Prospero obsessively asks the others: ‘Do you remember?’ Before revealing the events of the past, he asks Miranda what she recalls from her childhood. Her memories are vague and clouded. She contrives her remembrance; she lives in the present – in a partial, incomplete world. She does not know who she is, since her identity depends on her fractured memory. Prospero had kept her past hidden, and now he returns it to her: ‘Your father was the Duke of Milan’. Ariel has expunged his painful memories of the past, forgetting the debt he owes to Prospero, while Caliban also prefers to believe in his version of events: that he was tricked out of his rights to the island by Prospero. Prospero conducts the business of putting the memories of the island’s inhabitants ‘in order’ with a remarkable pedantry. A refined web of interdependencies, couched in pent-up desires, is developed. Everything here takes place between beings.

Miranda, in a worn-out, ragged, pink dress, leans over the table. She cuts little figures out of paper and places them within a heavy book. She faces away from the audience and her face remains hidden for a long time behind her thick, waist-length hair. Years of isolation on the island have turned her into a wild animal. Małgorzata Hajewska–Krzysztofik portrays this wildness through several emphatic behavioural traits. Her Miranda hunches her shoulders, walks with a stoop, and shoots quick, uncertain glances from under her brow. She is incapable of sitting still: she fidgets, crosses her legs, crouches on a chair. Sometimes she snorts. She has a brisk and ungainly gait, spreading her feet wide apart. Her gestures are sudden and uncouth. Her tetchy voice reverberates disturbingly with the frustrations of solitude and with the rhythm of a life determined by routine, devoid of human contact. We might imagine her zealously making her paper figures for days on end. And yet with real humans so close, her taciturn father strands them. Miranda is resentful, almost furious. She reacts impulsively. Her love, too, is impulsive. When she encounters Ferdinand, it erupts with the force of all her latent, repressed, unfamiliar urges.

Prospero has the air of a man bored of speech. He has no desire to open his mouth. His words are unexpressive, just as he has no inclination to make any definite gesture. He tells his daughter of past misfortunes in a flat, languid monotone. He does not appear to be someone whose ‘zenith doth depend upon a most auspicious star’, but rather resigned to the fact that his ‘fortunes will ever after droop’. If the thought of taking revenge moves him in some way, he does his best to disguise it. Only once, when Ariel relays to him the news of the successful ‘shipwreck’, does Prospero come alive. And finally, sitting at a conference table having re-secured the throne of Milan, a trace of relief is visible on Prospero’s face. And that is all. He reveals no other emotional involvement in the storm that he has unleashed. Adam Ferency (Prospero) faces an exceptionally difficult task. The role of Prospero has not only been stripped of all pathos and ceremony, but also all theatricality. Ferency must forget about even the most fundamental elements of acting craft – projection, intonation, expressiveness. He is required simply to dispose of his actor’s tools. Prospero’s role is transparent. A persona is visible, as if beneath the surface. Ferency performs without performing. Like his Prospero, he acts without any tricks.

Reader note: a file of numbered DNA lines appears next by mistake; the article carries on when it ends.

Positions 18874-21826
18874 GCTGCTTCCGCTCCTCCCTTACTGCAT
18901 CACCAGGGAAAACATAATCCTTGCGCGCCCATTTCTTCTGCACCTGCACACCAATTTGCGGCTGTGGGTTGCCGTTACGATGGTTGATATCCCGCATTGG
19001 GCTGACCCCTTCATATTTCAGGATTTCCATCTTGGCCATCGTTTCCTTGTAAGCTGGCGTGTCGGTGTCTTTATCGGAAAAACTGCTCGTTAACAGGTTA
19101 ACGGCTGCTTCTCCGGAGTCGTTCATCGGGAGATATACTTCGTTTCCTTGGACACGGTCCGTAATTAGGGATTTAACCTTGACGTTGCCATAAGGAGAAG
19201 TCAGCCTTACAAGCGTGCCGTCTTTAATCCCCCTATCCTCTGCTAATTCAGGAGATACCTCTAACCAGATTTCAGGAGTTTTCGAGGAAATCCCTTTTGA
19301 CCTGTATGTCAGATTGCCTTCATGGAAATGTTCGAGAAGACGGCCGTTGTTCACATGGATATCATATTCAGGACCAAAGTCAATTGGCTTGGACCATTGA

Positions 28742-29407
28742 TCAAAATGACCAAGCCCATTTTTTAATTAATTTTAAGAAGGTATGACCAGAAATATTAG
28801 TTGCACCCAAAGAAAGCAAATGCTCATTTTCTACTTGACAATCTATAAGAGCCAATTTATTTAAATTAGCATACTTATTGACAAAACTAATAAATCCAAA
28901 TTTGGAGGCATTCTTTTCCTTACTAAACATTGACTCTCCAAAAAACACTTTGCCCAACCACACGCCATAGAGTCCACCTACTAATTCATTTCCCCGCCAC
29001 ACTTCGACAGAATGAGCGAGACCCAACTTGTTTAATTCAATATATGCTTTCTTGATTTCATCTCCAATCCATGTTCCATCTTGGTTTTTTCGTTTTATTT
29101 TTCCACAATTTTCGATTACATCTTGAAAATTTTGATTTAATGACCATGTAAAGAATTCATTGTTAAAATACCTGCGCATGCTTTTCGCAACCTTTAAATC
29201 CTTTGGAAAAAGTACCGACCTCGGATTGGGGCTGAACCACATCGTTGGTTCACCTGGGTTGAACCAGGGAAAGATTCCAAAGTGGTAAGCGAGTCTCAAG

Magdalena Cielecka’s Ariel is initially boyish. He is slight, wears a tracksuit, and has a short shock of hair. ‘Go and make yourself like a nymph of the sea’, commands Prospero; in reply, Ariel bares a naked shoulder. He laughs scornfully, defiantly, as if saying, ‘Like this?’ His beauty is androgynous, and his body can be moulded into different forms. It is enough for him to remove his scruffy socks, reveal his slender legs by pulling up his trousers, and don a bright orange wig to fulfil Prospero’s wishes and become a ‘nymph’. He becomes an actor in Prospero’s theatre. From this point on, in fulfilling both his master’s spoken and undeclared commands, Ariel constantly changes costume, plays various roles, transforming before us on the stage. Cielecka shows – with extraordinary craft – the incapacitation, the descent into ominous lethargy, and the growing confusion of figures among a mass of incarnations, costumes, and genders. Her role is permeated with eroticism and metaphysics, the two vectors of Shakespearian ‘dressing-up’, as Jan Kott’s insightful analysis revealed.[4] Ariel gets tangled up in his tracksuit and dresses, constantly dons and removes his wig, smudges his bright make-up, and stumbles in his high heels. His metamorphoses soon cease to appear comical. In driving others to madness on Prospero’s orders, he loses himself. Beneath the layers of masks, his own true face disappears.